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Zak Brown denies anti-American bias in F1 following Andretti rejection

McLaren CEO Zak Brown refuted claims of an "anti-American" bias following the rejection of Andretti's proposal to join the Formula 1 grid.

Earlier this year, the sport's governing body, the FIA, had given Andretti's bid preliminary approval before Formula 1 ultimately declined the proposal.

Despite this setback, Andretti continued to pursue their ambitions to join the F1 grid. The team established a base in the United Kingdom and appointed Pat Symonds to head their technical operations.

Furthermore, Andretti's plight caught the attention of the US Congress, leading to a strongly worded letter being sent to the Department of Justice. The letter accused "foreign auto-makers" of obstructing Andretti's entry into Formula 1.

Brown, however, dismissed the notion of any bias against Andretti. "I don't think there's an anti-American culture within Formula 1 at all," he told ESPN.

"When you look at the sport, you've got European manufacturers, Ford from North America, and Honda from Japan. The sport is extremely global. I've never come across any favouritism or negativity towards any region of the world. The whole world participates in Formula 1."

Brown emphasized the significant American presence and influence in the current Formula 1 landscape. "Liberty Media, the commercial rights holder of F1, is American," he noted.

"We've gone from one race to three races in America, including the single largest investment Formula 1 has ever made in anything, in Vegas."

Highlighting further evidence of America's integral role in F1, Brown mentioned, "Ford has recently entered the sport. I run one of the top teams in the sport. Netflix has been fantastic for the sport globally but specifically in North America.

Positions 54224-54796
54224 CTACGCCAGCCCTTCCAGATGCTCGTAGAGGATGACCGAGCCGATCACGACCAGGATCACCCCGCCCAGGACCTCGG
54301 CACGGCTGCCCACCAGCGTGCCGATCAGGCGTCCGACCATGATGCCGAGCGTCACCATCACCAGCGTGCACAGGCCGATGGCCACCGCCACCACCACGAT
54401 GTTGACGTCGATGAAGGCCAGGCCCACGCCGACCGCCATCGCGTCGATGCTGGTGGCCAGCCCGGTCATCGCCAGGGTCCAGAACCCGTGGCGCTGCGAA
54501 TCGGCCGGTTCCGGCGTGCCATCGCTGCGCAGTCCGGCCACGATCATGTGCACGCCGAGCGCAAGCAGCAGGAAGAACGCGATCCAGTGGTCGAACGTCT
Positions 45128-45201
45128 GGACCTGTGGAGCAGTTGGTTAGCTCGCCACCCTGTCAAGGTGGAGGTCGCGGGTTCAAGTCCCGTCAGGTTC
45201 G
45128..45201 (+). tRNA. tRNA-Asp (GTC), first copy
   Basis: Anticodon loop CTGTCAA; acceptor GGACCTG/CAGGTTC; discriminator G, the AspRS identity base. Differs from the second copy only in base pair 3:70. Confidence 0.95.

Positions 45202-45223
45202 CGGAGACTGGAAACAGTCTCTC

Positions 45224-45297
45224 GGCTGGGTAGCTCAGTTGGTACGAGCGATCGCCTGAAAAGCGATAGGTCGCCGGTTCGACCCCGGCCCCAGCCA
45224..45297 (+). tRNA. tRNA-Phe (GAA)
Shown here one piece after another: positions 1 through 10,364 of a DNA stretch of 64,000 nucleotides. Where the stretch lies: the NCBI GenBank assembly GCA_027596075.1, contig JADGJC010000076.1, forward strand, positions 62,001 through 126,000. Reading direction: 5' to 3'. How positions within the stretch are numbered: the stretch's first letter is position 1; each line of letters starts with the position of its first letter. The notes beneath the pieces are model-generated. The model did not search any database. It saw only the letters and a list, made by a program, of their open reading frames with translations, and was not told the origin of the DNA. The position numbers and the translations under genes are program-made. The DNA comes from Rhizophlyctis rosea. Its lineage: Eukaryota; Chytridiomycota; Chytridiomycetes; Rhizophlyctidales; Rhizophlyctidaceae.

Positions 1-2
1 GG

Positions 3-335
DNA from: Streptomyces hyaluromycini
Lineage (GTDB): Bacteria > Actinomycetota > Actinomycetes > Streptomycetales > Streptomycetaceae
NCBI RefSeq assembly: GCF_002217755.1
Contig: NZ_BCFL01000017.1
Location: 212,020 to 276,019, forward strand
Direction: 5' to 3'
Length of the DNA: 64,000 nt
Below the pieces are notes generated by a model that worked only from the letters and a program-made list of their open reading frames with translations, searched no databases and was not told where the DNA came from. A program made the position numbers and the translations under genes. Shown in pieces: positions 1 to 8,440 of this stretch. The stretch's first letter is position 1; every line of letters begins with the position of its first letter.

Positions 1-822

"And now, we have Brad Pitt, who's going to do a global movie based in the U.S., which will do wonders for the sport."

Brown acknowledged the frustration felt by Andretti but stressed that the issue should not be framed as anti-American sentiment. "I'm sympathetic to the frustration, but the claim that 'Formula 1 isn't welcoming America' is unfortunate. The root issue is between Andretti and Formula 1 about adding value."

The next event on the F1 calendar is the Canadian Grand Prix, scheduled for the weekend of June 7-9. This race, set to be the ninth of the season, will take place over 70 laps on the 4.361-kilometre Circuit Gilles-Villeneuve in Montreal. The event promises to be an exciting chapter in the ongoing 2024 Formula 1 season, with fans eagerly anticipating the outcome.

As the debate over Andretti's entry continues, the broader question of how Formula 1 integrates new teams and markets remains a pertinent issue. Brown's comments underscore the sport's global nature and the ongoing efforts to expand its reach, particularly in North America.

Whether Andretti's bid will ultimately succeed is still uncertain, but the discussion has certainly highlighted the complexities of joining Formula 1.

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